Driftless Organic Sunflower Oil, pressed from organic sunflowers in Southwestern Wisconsin, is light yellow and tastes of sunflower seeds. It retails for $11.60 per bottle and is generally available at the Twin Cities Natural Food Co-ops and some Whole Foods. It’s always in stock at the Wedge and Seward, and Grassroots Gourmet, Midtown Global Market, and Local D’Lish. (Also see our story on Smude’s Sunflower Oil, pictured above.)

Omega Maiden Camelina Oil, from Lamberton, Minnesota, is a more viscous, nutty tasting oil with lush golden hues. It retails for $13 per bottle and is available at most Twin Cities Natural Food Co-ops, especially the Wedge and Seward, Grassroots Gourmet, Midtown Global Market, Local D’Lish, and online.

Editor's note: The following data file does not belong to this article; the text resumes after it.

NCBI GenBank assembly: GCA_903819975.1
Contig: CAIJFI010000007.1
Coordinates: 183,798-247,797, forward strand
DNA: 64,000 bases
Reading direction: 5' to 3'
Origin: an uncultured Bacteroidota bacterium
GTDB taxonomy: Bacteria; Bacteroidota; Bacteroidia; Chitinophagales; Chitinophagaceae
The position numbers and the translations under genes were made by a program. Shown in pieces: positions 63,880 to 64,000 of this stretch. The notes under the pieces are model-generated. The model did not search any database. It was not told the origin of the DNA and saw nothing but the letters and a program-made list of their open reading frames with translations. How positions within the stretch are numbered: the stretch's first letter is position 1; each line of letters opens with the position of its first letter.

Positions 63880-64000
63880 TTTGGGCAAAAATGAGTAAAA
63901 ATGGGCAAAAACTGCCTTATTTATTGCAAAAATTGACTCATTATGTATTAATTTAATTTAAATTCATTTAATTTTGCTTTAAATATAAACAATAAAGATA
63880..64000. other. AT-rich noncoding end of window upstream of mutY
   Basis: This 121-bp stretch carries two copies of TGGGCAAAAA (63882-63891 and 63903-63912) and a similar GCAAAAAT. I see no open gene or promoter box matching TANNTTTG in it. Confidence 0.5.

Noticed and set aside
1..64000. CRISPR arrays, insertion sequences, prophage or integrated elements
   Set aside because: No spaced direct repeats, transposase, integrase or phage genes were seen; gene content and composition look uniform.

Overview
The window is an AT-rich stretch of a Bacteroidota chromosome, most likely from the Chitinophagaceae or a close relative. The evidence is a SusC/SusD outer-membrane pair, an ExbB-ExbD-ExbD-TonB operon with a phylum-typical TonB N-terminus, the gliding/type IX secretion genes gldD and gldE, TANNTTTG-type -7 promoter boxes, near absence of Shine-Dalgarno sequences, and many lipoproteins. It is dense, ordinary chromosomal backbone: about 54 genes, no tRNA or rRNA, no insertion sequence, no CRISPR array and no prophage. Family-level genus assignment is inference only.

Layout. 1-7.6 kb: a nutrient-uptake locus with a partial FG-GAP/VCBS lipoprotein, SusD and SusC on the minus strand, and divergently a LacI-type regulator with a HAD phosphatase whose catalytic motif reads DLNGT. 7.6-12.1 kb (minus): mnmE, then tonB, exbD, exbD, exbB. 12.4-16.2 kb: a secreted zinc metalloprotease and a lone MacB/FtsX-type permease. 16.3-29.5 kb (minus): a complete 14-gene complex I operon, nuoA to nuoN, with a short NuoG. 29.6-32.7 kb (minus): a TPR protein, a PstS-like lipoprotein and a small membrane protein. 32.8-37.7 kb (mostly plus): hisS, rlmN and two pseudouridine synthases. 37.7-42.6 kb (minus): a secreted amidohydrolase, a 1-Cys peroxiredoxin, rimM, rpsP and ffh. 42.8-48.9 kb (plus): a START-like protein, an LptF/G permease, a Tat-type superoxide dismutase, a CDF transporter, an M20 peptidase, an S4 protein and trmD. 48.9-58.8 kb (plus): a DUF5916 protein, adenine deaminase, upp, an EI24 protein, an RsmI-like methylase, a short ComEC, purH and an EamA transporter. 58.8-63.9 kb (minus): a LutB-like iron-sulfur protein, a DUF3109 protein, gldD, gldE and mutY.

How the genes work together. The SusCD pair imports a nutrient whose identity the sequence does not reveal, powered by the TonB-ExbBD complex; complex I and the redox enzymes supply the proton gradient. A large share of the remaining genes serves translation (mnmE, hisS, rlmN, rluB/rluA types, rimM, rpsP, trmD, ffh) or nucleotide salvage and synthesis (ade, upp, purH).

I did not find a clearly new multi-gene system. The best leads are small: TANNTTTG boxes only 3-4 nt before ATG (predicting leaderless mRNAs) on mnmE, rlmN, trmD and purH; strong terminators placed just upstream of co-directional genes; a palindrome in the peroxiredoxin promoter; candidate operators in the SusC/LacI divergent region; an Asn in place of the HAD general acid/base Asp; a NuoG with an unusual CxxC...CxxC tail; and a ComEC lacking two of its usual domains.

Hay River’s Pumpkin Seed Oil, from Prairie Farm, Wisconsin, is a rich, dark brownish green with a distinctly pumpkin-seed flavor that works beautifully with whole grains. It retails for $19 per bottle. It’s available at the Twin Cities Natural Food Co-ops, Grassroots Gourmet, Midtown Global Market, and online.

Sweet Potato Pommes Anna

Isabel Subtil / Heavy Table
Isabel Subtil / Heavy Table

Christmas has come and gone. There may be a handful of sweet potatoes staring up at you from the counter.

Maybe you’ve resigned yourself to making the same casserole of mashed sweet potatoes, canned pineapple rings, and marshmallows you make every year. Maybe you really like it. Maybe you’re secretly dreading it. Maybe you were planning to just stick those suckers in the oven and hope for the best. Maybe you bought them without any particular plan, because they looked so pretty in the store, like they belonged in some classic holiday cornucopia.

Here’s what you do with them. Make sweet potato pommes Anna. And, once you’ve made it, just see if this isn’t what you make every time you find sweet potatoes in your shopping cart, farmers market bag, or CSA share.

Isabel Subtil / Heavy Table
Isabel Subtil / Heavy Table

Rustic Apple Tart

Brenda Johnson / Heavy Table
Brenda Johnson / Heavy Table